Over the past seven years or so he has been practicing his hobby and perfecting his craft, posting his snapshots to his blog.
Arguably his most stunning picture is his latest capture of the Milky Way over Santa Barbra, California. Not content with the initial panorama he did something unbelievably epic to transform the image into something so much more.
This is the panorama that Jesse took of the Milky Way from the mountains in Santa Barbra, caught during the new moon. The image is a mosaic of 24 photos, stitched at the edges in order to capture the widest swathe of sky possible.
Jesse ordered a print of the stunning display that measured 72 x 30 inches. On its arrival he was inspired to improve the picture tenfold. However, his vision took a painstakingly long time.
He used a pushpin to pierce tiny holes through the thick matte paper, with the intention of placing LED lights behind it to make an indoor representation of the nights sky. I wasn’t kidding when I said it was a laborious task, the monotonous hole-poking took hours on end to complete.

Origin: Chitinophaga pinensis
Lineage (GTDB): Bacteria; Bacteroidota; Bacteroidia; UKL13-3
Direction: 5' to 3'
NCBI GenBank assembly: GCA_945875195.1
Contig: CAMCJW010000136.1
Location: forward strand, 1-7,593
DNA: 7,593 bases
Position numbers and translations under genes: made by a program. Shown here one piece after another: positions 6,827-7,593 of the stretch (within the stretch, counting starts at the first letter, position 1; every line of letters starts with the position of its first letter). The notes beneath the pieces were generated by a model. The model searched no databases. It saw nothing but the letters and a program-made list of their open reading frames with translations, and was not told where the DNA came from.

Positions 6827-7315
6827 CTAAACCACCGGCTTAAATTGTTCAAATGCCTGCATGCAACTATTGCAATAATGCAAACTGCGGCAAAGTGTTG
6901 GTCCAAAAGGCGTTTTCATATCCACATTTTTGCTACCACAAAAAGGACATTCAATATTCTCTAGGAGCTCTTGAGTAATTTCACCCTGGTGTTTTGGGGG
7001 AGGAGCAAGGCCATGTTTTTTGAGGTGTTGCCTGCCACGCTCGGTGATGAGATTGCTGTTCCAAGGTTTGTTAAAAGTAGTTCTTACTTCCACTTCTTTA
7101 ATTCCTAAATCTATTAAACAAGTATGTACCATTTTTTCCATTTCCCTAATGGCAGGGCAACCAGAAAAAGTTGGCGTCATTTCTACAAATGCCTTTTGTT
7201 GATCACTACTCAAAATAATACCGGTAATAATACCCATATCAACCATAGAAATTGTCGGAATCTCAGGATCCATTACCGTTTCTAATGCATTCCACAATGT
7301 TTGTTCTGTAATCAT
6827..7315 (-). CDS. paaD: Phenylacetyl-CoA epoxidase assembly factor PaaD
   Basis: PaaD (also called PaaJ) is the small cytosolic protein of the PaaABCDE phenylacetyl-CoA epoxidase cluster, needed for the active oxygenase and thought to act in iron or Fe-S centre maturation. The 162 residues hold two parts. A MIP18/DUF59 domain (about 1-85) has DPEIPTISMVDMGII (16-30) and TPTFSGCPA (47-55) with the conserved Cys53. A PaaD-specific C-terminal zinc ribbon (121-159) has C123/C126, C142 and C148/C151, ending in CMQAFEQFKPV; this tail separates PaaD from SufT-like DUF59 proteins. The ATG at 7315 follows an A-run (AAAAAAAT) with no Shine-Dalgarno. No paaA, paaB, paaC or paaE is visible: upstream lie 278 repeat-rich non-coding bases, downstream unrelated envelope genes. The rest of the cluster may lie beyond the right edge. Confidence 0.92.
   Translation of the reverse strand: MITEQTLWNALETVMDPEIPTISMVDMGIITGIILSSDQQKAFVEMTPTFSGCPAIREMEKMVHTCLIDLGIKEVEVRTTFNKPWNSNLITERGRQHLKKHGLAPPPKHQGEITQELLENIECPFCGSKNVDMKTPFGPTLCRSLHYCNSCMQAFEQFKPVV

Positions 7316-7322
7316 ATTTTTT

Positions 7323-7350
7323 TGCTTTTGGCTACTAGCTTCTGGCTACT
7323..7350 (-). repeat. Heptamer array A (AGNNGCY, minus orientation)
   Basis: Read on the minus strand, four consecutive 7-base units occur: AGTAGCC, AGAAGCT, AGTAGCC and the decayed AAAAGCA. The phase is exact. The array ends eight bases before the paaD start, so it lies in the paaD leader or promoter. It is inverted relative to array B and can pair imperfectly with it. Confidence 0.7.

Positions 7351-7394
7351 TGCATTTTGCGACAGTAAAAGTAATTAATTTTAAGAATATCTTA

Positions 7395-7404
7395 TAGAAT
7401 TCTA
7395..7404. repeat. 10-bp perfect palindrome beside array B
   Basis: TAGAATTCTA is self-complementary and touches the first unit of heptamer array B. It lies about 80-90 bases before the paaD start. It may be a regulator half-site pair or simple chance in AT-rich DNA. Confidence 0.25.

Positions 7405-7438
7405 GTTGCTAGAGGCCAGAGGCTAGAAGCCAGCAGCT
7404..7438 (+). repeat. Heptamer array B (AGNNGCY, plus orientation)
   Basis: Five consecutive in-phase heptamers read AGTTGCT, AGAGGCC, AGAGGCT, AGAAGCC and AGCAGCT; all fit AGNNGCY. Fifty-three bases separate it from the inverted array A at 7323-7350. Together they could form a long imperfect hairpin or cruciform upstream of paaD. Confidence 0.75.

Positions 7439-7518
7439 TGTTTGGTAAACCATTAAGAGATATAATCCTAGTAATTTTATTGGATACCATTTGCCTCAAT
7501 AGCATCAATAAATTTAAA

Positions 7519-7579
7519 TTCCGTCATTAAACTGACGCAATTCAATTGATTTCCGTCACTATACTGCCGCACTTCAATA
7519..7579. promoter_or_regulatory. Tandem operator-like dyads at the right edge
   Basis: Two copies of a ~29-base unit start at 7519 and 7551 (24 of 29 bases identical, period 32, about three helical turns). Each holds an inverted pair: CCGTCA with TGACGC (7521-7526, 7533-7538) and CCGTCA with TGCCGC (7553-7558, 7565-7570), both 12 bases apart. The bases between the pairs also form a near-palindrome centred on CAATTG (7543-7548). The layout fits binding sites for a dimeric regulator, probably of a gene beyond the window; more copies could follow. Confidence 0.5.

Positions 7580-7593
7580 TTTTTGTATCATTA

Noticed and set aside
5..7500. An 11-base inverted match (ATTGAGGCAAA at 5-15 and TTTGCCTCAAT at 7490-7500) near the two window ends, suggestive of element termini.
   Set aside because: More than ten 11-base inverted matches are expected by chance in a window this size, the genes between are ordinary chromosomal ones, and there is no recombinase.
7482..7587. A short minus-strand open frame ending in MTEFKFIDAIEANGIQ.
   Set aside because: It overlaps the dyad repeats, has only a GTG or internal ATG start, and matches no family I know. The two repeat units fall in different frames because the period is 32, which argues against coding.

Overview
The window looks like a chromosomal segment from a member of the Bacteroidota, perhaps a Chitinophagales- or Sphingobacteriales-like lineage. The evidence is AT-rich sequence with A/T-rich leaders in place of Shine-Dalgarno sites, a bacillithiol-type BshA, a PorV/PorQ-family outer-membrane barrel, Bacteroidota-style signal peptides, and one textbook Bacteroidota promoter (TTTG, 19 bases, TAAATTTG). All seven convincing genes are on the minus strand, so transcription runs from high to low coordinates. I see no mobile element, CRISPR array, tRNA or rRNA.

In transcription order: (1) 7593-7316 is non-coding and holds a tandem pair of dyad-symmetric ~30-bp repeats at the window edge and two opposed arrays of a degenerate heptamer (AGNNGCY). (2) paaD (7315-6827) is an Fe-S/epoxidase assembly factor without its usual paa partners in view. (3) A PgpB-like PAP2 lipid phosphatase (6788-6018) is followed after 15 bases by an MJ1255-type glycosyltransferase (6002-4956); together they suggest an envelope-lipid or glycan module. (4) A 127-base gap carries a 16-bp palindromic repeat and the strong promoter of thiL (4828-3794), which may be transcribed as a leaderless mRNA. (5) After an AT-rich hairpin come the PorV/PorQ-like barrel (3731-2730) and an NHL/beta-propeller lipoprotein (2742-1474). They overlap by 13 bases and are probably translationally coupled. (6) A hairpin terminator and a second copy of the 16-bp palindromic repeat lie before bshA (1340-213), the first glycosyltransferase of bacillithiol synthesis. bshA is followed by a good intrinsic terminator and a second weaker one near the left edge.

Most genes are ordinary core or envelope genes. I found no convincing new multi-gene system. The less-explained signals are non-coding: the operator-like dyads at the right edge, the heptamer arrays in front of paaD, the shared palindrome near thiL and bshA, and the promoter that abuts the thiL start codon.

Jesse estimates that there are some 10,000 pricks, or stars, in the finished product. But boy was it worth it! He enlisted the help of his mate who was a carpenter (handy) to build a frame to hold the lights.
The backing was attached, wiring set up and photo suspended between two pieces of Plexiglas cut to size.
All that was left to do was attach the lights and place the photo on top.
An interactive light display that is beyond stunning.
To top it all off the illuminating LEDs change colour, which makes the plethora of pinpricks shimmer as if they are multicoloured stars as you move your vision across the print.
Fingers crossed Jesse has some heavy hanging hooks because the picture weighs in at almost 50 pounds when all assembled. Now that is what you call DIY done bloody well.